Gläsernes Labor receives environmental award

On June 22, the councilors and officials in the Berlin district of Pankow presented the 2020/21 Pankow Environmental Awards.

The organizers of the awards encouraged all citizens of Pankow – in particular school classes, day-care center groups and youth clubs – to contribute projects and ideas for creating insect-friendly spaces within the city.

The applications were judged by a jury made up of political party representatives, the district councilor responsible for environmental issues – Daniel Krüger – and representatives of the environmental group Grüne Liga.

Prize winners included the garden club of the Raoul Wallenberg cultural and educational center, the Life Science Learning Lab (Gläsernes Labor) at the Berlin-Buch research campus, the Pankow beekeeping society, and BAUFACHFRAU Berlin.

About the winning project “Bee colonies, wildflower meadows, deadwood”

This Gläsernes Labor project includes a wide range of different activities and incorporates regional and transregional actors. In his laudatory speech, district councilor Dr. Yasser Sabek (SPD) highlighted the important role of social learning within the project. He also emphasized that, “In all their activities, those involved remain focused on the scientific approach.” The Gläsernes Labor received the Goldene Kröte (“Golden Toad”) traveling trophy and prize money of €400.

Bee colonies and wildflowers at our green campus

Gläsernes Labor has kept bees at the Berlin-Buch campus for several years now. It teaches students about the life cycle of bees and the important role they play in nature. The hives are equipped with temperature and moisture sensors as well as weighing scales.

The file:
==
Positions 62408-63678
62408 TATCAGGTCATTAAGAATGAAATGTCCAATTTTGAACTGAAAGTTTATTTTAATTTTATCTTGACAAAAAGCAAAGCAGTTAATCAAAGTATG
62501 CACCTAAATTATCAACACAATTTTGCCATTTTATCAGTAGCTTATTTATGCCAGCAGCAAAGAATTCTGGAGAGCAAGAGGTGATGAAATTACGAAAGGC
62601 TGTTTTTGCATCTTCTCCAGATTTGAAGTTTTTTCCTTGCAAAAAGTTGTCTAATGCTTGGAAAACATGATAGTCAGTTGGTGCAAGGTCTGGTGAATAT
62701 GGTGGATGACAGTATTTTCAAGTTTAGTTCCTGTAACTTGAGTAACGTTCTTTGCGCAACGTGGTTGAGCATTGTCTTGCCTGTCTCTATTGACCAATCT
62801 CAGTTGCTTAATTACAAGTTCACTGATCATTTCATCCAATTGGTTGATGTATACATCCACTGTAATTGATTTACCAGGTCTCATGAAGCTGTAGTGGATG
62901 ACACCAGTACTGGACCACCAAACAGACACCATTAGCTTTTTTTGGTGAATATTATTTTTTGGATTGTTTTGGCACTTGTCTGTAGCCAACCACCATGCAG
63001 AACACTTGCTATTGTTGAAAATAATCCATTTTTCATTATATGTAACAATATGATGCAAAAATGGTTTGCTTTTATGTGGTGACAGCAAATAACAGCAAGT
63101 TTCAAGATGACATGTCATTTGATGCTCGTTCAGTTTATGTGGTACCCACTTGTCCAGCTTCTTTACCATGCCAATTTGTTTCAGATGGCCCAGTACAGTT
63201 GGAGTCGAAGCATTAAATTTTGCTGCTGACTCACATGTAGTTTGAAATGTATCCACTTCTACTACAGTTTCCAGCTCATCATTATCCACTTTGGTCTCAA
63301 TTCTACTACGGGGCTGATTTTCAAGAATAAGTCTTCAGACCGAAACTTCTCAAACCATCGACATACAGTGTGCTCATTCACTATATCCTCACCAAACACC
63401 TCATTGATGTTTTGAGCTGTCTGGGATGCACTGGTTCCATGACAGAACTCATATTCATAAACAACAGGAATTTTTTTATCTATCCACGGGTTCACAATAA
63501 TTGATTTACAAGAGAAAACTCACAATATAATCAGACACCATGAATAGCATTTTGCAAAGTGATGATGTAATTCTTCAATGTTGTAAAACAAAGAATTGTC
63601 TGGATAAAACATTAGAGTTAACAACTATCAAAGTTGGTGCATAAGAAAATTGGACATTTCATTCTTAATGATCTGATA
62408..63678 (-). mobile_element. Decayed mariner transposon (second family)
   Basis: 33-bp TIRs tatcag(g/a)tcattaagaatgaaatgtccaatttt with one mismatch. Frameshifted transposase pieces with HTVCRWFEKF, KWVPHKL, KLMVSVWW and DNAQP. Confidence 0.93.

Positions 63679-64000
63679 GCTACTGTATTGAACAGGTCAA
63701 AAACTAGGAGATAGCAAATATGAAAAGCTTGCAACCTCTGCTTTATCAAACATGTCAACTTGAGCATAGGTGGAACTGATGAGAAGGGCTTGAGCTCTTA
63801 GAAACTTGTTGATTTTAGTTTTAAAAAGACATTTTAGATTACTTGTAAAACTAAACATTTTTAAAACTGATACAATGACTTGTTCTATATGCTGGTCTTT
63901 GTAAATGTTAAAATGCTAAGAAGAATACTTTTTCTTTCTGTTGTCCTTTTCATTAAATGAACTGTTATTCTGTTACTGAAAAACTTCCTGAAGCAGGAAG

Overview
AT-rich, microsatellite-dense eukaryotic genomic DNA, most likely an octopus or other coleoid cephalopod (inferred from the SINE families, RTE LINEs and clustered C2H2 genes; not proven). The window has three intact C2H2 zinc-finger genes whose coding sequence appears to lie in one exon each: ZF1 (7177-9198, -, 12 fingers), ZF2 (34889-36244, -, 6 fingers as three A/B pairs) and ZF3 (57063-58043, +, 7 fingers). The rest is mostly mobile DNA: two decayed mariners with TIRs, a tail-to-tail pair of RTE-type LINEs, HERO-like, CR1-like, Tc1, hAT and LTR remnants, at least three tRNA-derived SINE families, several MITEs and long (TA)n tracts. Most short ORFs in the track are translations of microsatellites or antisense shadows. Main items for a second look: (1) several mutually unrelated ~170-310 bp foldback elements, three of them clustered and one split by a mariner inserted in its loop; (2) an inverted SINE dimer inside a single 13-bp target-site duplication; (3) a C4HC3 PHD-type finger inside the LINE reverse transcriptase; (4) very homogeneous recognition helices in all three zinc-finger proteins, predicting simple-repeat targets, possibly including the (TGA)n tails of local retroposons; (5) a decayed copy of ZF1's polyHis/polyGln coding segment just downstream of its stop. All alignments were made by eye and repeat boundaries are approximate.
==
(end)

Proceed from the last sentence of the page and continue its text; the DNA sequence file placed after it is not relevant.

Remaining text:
Biodiversity has been promoted on the parkland area of the Buch campus since 2019, with the goal of providing a better supply of nourishment for insects. The campus worked with Eberswalde University for Sustainable Development to lay out particularly insect-friendly meadows. As well as woodland strawberries, wild carrots and cornflowers, project participants planted lesser-known species with tantalizing names like wild basil, motherwort, burnet-saxifrage and greater yellow-rattle. Around 150 different species of wildflower now grow here. The project is set to run for five years and is being scientifically monitored.

Insect-friendly flowering meadows on the Buch research campus.

Bee workshops during school vacation

This August, Gläsernes Labor will once again team up with the Buch municipal library and children’s organization Spielkultur Berlin-Buch to offer bee workshops for children. This will be the second edition of the workshop series following its premiere in 2020. The workshops pose and answer questions like: Which kinds of fruits and vegetables wouldn’t we have if it weren’t for pollinators like bees? How do bees live? What are bees’ eyes like and how do they see? Children can browse through the wide range of media provided by the library in order to further their knowledge about bees. They then use all their senses to test various honeys. The next stop is the green campus in Buch. Here, children can observe the daily life of bees at Gläsernes Labor’s own hive and conduct research into life inside it, even taking honey samples themselves. Afterwards, the children work with experts from the Moorweise children’s adventure park to construct an insect hotel.

Insect monitoring

Another part of the scheme is the girls’ project group Insekten-Monitoring, which Gläsernes Labor runs in cooperation with the BerTa women’s counseling service offered by the social enterprise Albatros. Participants in the project group learn about the diversity of the insect kingdom and how important insects are for ecological balance. They also devise ways to protect insects. The girls visit the wildflower meadows to monitor whether greater numbers of insects are settling there.

As an extracurricular learning lab, Gläsernes Labor also offers more than 20 experimental courses in molecular biology, cell biology, neurobiology, chemistry, radioactivity, and ecology for secondary school children. With around 14,000 participating students and teachers each year, Gläsernes Labor is one of the best-attended out-of-school science education centers in the whole of Germany. It was founded in 1999 and is run jointly by the Max Delbrück Center for Molecular Medicine in the Helmholtz Association (MDC), the Leibniz-Forschungsinstitut für Molekulare Pharmakologie (FMP), and Campus Berlin-Buch GmbH.

Information about the vacation program for children (German only):

Information about the project group Insekten-Monitoring (German only)